Skipton Castle
Skipton Castle

One of the best-preserved medieval castles in England, Skipton was begun by Robert de Romille sometime around 1090 AD. Romille chose a site above the Eller Beck where two important Roman roads converge, on a main transportation route through the Aire Gap in the Pennines.

Romille's castle was little more than a timber hall surrounded by a wooden palisade, with an inner and outer bailey in a traditional Norman design. The outer bailey was defended by a large gatehouse which was later rebuilt in stone. It seems likely that Skipton suffered during the 12th century and was perhaps partly destroyed.

It was at least partly rebuilt in stone between 1194 and 1241. In 1274 Skipton was seized by Edward I, but in 1307 his son, Edward II, granted it to his favourite, Piers Gaveston, but Gaveston only held Skipton for three years.

The Clifford Castle

In 1310 a powerful Westmorland lord named Robert de Clifford acquired Skipton from the king, and he began to rebuild the castle in stone, adding a strong curtain wall and towers surrounding an inner ward.

It is doubtful that Robert ever saw his work completed, for he died at the Battle of Bannockburn in 1314. Robert's son Roger carried on his father's work of rebuilding Skipton, but he too came to an early end, executed for supporting Earl Thomas of Lancaster against King Edward II.

Conduit Court and the ancient yew tree
Conduit Court and the ancient yew tree

The Royal Castle

The Clifford lords maintained ownership of Clifton with one short interruption during the Wars of the Ross. During that struggle, the Cliffords supported the Lancastrian cause, and two lords of Skipton died in the fight.

John Clifford, nicknamed 'Bloody Clifford', was killed at Ferrybridge in 1461, and his heir, Henry Clifford, was forced to hide in the Cumbrian fells, disguised as a shepherd to escape his Yorkist enemies. In Henry's rural exile Skipton was seized by Edward IV, who granted it to William Stanley. In 1472 Stanley, one of the most powerful lords in England, exchanged Skipton for Chirk Castle on the Welsh border.

The new owner of Skipton was Richard, Duke of Gloucester, the king's brother, later to become Richard III. Richard seems to have taken a personal interest in Skipton, and used it as a principal residence. He probably granted money to extend nearby Holy Trinity church during his residence here.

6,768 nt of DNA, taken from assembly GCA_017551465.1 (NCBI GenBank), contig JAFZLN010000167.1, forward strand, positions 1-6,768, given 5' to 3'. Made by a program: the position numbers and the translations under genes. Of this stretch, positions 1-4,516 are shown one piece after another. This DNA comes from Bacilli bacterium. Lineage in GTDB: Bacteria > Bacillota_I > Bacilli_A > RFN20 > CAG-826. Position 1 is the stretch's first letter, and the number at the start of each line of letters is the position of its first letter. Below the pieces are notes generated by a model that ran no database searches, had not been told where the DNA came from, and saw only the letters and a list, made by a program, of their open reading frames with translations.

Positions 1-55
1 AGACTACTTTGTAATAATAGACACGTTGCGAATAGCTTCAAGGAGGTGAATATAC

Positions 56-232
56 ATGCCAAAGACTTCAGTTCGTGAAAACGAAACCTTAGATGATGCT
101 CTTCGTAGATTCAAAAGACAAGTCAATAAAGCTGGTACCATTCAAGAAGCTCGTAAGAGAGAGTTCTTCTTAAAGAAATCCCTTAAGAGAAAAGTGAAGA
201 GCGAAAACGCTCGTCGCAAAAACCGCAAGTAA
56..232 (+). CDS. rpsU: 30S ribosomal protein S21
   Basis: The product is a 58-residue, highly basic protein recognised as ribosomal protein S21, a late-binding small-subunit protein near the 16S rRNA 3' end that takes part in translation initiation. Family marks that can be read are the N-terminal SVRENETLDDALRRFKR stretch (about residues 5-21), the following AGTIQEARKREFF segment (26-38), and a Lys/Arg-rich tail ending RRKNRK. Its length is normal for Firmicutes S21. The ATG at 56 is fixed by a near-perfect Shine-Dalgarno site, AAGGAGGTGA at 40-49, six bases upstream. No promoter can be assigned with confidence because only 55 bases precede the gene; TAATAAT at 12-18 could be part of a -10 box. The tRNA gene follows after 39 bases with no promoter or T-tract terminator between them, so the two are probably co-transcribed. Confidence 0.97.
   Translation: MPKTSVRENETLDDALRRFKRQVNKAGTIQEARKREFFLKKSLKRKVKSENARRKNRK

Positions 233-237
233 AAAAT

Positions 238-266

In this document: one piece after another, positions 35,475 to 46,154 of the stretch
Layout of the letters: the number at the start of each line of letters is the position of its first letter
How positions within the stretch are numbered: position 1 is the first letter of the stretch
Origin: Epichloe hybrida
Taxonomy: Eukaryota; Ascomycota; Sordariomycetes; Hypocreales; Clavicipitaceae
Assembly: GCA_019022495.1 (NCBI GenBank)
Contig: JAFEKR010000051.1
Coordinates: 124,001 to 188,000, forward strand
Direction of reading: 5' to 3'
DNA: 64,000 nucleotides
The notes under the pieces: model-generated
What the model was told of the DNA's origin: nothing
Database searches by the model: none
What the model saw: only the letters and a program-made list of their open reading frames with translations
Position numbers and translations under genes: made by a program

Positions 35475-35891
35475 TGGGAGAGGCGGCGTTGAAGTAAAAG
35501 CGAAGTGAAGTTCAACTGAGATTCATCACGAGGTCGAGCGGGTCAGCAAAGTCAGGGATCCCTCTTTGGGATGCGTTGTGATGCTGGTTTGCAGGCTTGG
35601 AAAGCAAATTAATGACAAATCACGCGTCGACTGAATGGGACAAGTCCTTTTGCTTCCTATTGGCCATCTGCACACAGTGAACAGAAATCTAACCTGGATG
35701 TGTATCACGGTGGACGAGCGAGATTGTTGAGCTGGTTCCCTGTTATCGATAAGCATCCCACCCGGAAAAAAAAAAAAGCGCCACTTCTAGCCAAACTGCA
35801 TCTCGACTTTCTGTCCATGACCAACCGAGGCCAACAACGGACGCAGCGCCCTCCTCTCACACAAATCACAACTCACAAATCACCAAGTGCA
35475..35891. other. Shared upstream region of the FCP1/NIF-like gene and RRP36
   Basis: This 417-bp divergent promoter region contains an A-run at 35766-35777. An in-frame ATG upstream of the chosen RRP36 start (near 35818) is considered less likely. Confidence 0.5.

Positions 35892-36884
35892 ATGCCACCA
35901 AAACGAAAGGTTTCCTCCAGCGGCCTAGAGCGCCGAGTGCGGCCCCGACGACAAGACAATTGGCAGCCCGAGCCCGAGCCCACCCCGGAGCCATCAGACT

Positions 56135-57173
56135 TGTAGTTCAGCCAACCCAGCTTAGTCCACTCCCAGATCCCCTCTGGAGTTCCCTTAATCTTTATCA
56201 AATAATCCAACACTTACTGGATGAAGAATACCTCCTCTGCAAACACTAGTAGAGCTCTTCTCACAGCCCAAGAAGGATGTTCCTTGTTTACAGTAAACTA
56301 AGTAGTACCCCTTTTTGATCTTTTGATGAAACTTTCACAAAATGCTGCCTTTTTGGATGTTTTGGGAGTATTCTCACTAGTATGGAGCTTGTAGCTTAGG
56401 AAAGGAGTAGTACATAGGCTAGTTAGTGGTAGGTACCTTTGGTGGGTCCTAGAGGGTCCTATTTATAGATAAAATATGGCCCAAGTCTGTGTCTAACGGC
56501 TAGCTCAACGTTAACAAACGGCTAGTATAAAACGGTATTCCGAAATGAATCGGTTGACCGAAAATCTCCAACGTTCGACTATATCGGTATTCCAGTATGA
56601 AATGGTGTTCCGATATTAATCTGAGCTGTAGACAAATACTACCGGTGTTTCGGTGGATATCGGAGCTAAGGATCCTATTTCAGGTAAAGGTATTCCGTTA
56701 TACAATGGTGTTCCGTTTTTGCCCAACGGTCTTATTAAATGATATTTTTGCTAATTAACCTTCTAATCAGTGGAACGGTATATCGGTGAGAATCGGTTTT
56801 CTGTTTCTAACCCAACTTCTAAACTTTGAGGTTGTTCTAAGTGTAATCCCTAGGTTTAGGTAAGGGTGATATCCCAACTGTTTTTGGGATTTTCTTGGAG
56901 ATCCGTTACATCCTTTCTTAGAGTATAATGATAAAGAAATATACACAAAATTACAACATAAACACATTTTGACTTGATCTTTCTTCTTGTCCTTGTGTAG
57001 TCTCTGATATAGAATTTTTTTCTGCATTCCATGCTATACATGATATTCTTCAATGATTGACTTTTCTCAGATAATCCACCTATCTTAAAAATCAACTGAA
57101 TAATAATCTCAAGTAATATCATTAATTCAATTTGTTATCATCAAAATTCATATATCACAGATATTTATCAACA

When the Wars of the Roses ended after Henry Tudor's triumph over Richard III in 1485, the new king, now Henry VII, reinstated Henry Clifford, who was known henceforth as The Shepherd Lord for his rustic sojourn.

During the Civil War, Skipton was one of only two Yorkshire Castles to remain loyal to the crown. The castle was attacked by Parliament and only surrendered after a long and bitter siege in December 1645.

As they did with many castles that had been Royalist strongholds, Parliamentary leaders decided to 'slight' Skipton to make it unusable for military purposes. The slighting seems to have been only half-hearted, however.

The Great Hall fireplace
The Great Hall fireplace

Lady Anne takes charge

Whatever the damage inflicted by Parliament, it was soon to be made good, for Skipton Castle now came into the hands of the Clifford family heir, a remarkable woman named Lady Anne Clifford, Countess of Pembroke.

Lady Anne seems to have regarded it as something of a personal mission to restore her family's property throughout the north of England. She lavished her considerable wealth on Skipton, Brougham, Pendragon, Brough, Barden Tower and other fortresses in Cumbria and Yorkshire.

At Skipton she restored the defences, and, perhaps more importantly, rebuilt the living quarters to create a comfortable residence. It is largely the castle recreated by Lady Anne Clifford we see today at Skipton.

The main castle entrance is through a pair of massive round gatehouse towers, which lead to the centrepiece of Skipton; a lovely little cobbled courtyard, called Conduit Court, surrounded by a range of domestic buildings.

At the centre of the court, and filling much of it with spreading branches, is an ancient yew tree. One story says that the yew was planted by Lady Anne, but it seems likely that the tree is much older.

The remains at Skipton are largely from the 17th-century rebuilding, but enough remains of the medieval castle to get a clear picture of life here before 1500. There is a 14th-century kitchen with associated scullery chambers, a 13th-century watchtower, and to the west of the castle is the original 14th-century chapel.

Visiting Skipton Castle

There is no parking at the castle itself, but plenty of parking on streets nearby and the signposted town car park (fee applies). It can be a busy place on a sunny summer day, but the castle is big enough so that we really weren't put off by the number of people. The thing I recall most clearly is the Conduit Court, an absolutely delightful cobbled courtyard.

We came with our young children, and there was enough to do to keep even our easily bored daughter interested! I loved Skipton and would happily visit again.

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About Skipton Castle
Address: The Bailey, Skipton, Yorkshire Dales, Yorkshire, England, BD23 1AW
Attraction Type: Castle
Website: Skipton Castle
Location map
OS: SD990522
Photo Credit: David Ross and Britain Express


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castle (Architecture) - Civil War (Architecture) - Medieval (Time Period) - Parliamentary (Historical Reference) - Restoration (Historical Reference) -


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